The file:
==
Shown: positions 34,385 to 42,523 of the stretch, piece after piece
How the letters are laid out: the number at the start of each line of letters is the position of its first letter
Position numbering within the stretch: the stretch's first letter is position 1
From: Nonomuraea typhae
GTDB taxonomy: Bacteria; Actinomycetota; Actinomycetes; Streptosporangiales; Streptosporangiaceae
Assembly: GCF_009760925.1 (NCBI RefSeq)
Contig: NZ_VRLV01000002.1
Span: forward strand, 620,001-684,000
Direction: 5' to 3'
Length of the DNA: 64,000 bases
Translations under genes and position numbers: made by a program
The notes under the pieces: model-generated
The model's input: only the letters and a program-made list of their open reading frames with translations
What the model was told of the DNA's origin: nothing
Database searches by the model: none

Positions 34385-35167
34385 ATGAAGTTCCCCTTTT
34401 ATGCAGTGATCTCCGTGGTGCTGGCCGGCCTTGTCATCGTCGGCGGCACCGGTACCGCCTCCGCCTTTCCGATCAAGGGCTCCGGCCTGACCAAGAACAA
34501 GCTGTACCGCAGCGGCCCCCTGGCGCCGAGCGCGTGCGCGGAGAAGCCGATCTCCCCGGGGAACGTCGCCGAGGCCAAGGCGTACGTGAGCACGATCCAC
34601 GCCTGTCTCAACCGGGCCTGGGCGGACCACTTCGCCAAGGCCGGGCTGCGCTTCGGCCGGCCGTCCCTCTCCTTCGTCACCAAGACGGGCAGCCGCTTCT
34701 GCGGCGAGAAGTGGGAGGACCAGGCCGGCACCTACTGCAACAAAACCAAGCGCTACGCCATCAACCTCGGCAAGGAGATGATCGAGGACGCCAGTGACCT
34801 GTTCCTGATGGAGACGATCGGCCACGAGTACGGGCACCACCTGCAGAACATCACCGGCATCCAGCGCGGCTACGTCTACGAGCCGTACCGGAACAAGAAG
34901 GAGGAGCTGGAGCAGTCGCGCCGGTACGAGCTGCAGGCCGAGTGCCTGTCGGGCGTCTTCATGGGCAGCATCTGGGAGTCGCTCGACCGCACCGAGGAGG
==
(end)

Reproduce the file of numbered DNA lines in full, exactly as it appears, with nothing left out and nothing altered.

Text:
Shown: positions 34,385 to 42,523 of the stretch, piece after piece
How the letters are laid out: the number at the start of each line of letters is the position of its first letter
Position numbering within the stretch: the stretch's first letter is position 1
From: Nonomuraea typhae
GTDB taxonomy: Bacteria; Actinomycetota; Actinomycetes; Streptosporangiales; Streptosporangiaceae
Assembly: GCF_009760925.1 (NCBI RefSeq)
Contig: NZ_VRLV01000002.1
Span: forward strand, 620,001-684,000
Direction: 5' to 3'
Length of the DNA: 64,000 bases
Translations under genes and position numbers: made by a program
The notes under the pieces: model-generated
The model's input: only the letters and a program-made list of their open reading frames with translations
What the model was told of the DNA's origin: nothing
Database searches by the model: none

Positions 34385-35167
34385 ATGAAGTTCCCCTTTT
34401 ATGCAGTGATCTCCGTGGTGCTGGCCGGCCTTGTCATCGTCGGCGGCACCGGTACCGCCTCCGCCTTTCCGATCAAGGGCTCCGGCCTGACCAAGAACAA
34501 GCTGTACCGCAGCGGCCCCCTGGCGCCGAGCGCGTGCGCGGAGAAGCCGATCTCCCCGGGGAACGTCGCCGAGGCCAAGGCGTACGTGAGCACGATCCAC
34601 GCCTGTCTCAACCGGGCCTGGGCGGACCACTTCGCCAAGGCCGGGCTGCGCTTCGGCCGGCCGTCCCTCTCCTTCGTCACCAAGACGGGCAGCCGCTTCT
34701 GCGGCGAGAAGTGGGAGGACCAGGCCGGCACCTACTGCAACAAAACCAAGCGCTACGCCATCAACCTCGGCAAGGAGATGATCGAGGACGCCAGTGACCT
34801 GTTCCTGATGGAGACGATCGGCCACGAGTACGGGCACCACCTGCAGAACATCACCGGCATCCAGCGCGGCTACGTCTACGAGCCGTACCGGAACAAGAAG
34901 GAGGAGCTGGAGCAGTCGCGCCGGTACGAGCTGCAGGCCGAGTGCCTGTCGGGCGTCTTCATGGGCAGCATCTGGGAGTCGCTCGACCGCACCGAGGAGG